23. I guess my level could be classified as "just left Beginner's zone", so, gone through a lot of beginner's programming tutorials already, still junior and the problem is I don't know what's next. I mean, I found a lot of tutorials for beginners everywhere, and the next things I found everywhere are beautiful and complicated source code on Github: tutorials for beginners -- materials for "Grade 1 students" to learn beautiful and complicated source code on Github (not the beginner type of source code) -- materials for "Phd students" to learn However, what's in between? After I learned the Grade 1 materials I can't just directly jump to Phd level, I am trying to find the Grade 2,3,4,5,6 level materials to learn, right? Didn't find a lot of those. I am still a junior programmer. When I finished the beginner's programming tutorials I feel like leaving the Beginner's zone, no guidance anymore. I'm in LA, game programming is not like web programming,etc; there are some web programming bootcamps, but not game programming bootcamps, sad. Maybe as a junior programmer it is too much for me to request the market/youtube/online learning websites to produce structured intermediate level materials for learning game programming? It is also possible that I misjudge my own levels so I don't know where I am, therefore don't know what I should aim for next. The demo of the game I made for practice, somehow showing my level: https://youtu.be/RNAXWTQOQ2E The video about programming of my game, somehow showing my level: https://youtu.be/mi26UiFwvqY Github: https://github.com/nancyivy/Game_for_practice I would be grateful if you give me advice like: "you are still in beginner's zone", or "you can do xxx in your game to improve yourself", or "you may do xxx in programming to improve yourself" or anything else. I don't know, I'm just lost. I'm not sure whether this is the right place to post this type of questions; I hope my struggles can help someone in someway (don't know how this will help...)
  24. ERASERHEAD STUDIO

    13 RONIN - DevLog #2 - Lightning

    Ok, It hasn't been a full month since my first post here, but I still think it's time for an update, and from now on I plan to post a major news article at the beginning of every month containing a summary of what I've been up to lately. For anyone interested in more I recommend my blog at Eraserhead Studio where you can find random news, animations, images, sound and code that hopefully can help you out in your own game project. So, what have I been up to lately? Well, due to an aching hand, the result of too much asset drawing, I've let my hand rest from the tablet and instead focused on doing some proper coding. The result is two quite flexible engines: one for rain and the other one for lightning. Rain Since a few of the levels will take place in bad weather it's important for me to be able to generate some good looking rain. I talked about my rain engine already in the last post but since then I've fixed a few bugs, added some properties and posted a higher quality demonstration video on YouTube. The engine has a lot of settings, all which will help me make a living and varied rain. Some of these are: Drop velocity Drop acceleration Density Drop creation interval Wind No of splashes at ground contact There are still some minor features to add, such as individual ground height at different z-level, but majority of the engine is now done. If you want to do something similar for you own project please check out the demonstration video at YouTube . And why not download the source code from BitBucket . Lightning For an even more dramatic effect I want thunder and lightning in the game. I started doing a lightning bolt, then a lightning branch and finally a lightning engine sending randomized bolts and branches through the sky. As with the rain engine this engine also has a lot of settings, some of these are: Lightning length Lightning angle Interval between lightning strikes Lightning duration Animation Fade This was quite fun to code and I'm quite pleased with the result. Things left to add is sound for thunder and maybe a flashing background. Check out the demonstration video on YouTube and get the source code from BitBucket . A big thank you to Michael Hoffman whose awesome article was a big inspiration for this work. Other inspirations have been google images and YouTube. Internet is just awesome! Shaders Working with the lightning I spent a few hours and reading up on HLSL and including shaders in MonoGame. It was interesting and fun, but also quite time consuming. There will be a number of shaders included in the end product, but for now it will be a type of coding I will save for the polishing phase. For anyone getting started with MonoGame and HSLS I highly recommend the article My First Pixel Shader(s) . I'd be very happy for recommendations on other good HSLS pages. Home page I'm using WIX for the Eraserhead Studio page but unfortunately the WIX-editor is both slow and buggy. I've spent a number of hours in the editor trying to achieve a nicer looking and easier to use site than the previous one but WIX doesn't make it easy. I've still got two active tickets at the WIX-support regarding bugs I can't find any solutions for, but hopefully the site will still be better than the last one. The short lesson being - don't use WIX. Dev forums Besides writing and publishing this post I've also drawn avatar, logo and banner and added those to my profiles on: GameDev IndieGamer TIGForums GameJolt Reddit IndieDB When I've got a finished demo I'll also get on Facebook and Twitter. Do you have recommendations on other sites where you think I belong? Please let me know. Please visit Eraserhead Studio for more. Happy coding! /jan. NOTE. As always, everything I publish here or on any other site is work in progress and subject to change.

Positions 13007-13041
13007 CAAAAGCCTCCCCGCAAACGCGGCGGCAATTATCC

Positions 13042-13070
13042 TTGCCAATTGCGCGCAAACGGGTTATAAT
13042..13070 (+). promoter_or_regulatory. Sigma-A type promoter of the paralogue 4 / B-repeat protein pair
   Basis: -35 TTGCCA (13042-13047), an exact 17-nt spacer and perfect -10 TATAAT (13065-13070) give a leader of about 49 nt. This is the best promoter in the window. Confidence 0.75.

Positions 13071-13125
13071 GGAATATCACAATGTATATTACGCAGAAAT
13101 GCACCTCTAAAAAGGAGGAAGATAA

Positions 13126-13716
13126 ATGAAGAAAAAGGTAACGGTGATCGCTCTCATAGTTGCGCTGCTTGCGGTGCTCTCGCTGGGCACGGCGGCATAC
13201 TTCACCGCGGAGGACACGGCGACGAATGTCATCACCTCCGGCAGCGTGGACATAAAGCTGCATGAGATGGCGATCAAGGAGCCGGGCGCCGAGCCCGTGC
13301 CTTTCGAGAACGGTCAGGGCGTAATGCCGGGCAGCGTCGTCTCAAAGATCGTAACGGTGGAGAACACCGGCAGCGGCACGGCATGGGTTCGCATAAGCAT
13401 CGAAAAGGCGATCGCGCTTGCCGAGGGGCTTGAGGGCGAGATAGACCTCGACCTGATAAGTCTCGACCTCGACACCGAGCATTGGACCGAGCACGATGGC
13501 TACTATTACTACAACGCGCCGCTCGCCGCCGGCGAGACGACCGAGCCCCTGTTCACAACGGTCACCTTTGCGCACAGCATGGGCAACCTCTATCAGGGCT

25. ERASERHEAD STUDIO

    13 RONIN - DevLog #1

    13 RONIN 13 RONIN is a 2D pixel art samurai sword fighting game inspired by old Japanese samurai movies and 8-bit classics such as Barbarian and The Way Of The Exploding Fist. Your mission as a noble samurai is to defeat 13 renegade ronin and their murderous leader. Although done in low-resolution pixel art the game will have a somewhat “arty” aesthetic in black and white mixed with details in color. Who am I? I’m a 40 year old Swede with about 17 years of professional experience working as a .Net developer. To make a game has been a dream ever since I as a child learned to write a “guess a number”-game on my Commodore 64. Now I’m trying to fulfill that dream. I’m the sole developer behind this project and I’m doing it as a spare time project so please be patient. Status The main structure of the game and basic gameplay, based on placeholder graphics, is done and I’m currently switching between drawing assets and coding graphics effects like rain and lightning. News I’m quite often updating my dev blog with short posts about the progress I make. A post can contain a new animation, a sound effect, a code sample or something else related to the making of 13 RONIN. On this and other forums I will post updates, that are longer than those on my site, but not as often. To help and inspire the community I will share tools and parts of the code on my BitBucket-page. Happy coding! /jan. https://www.eraserheadstudio.com/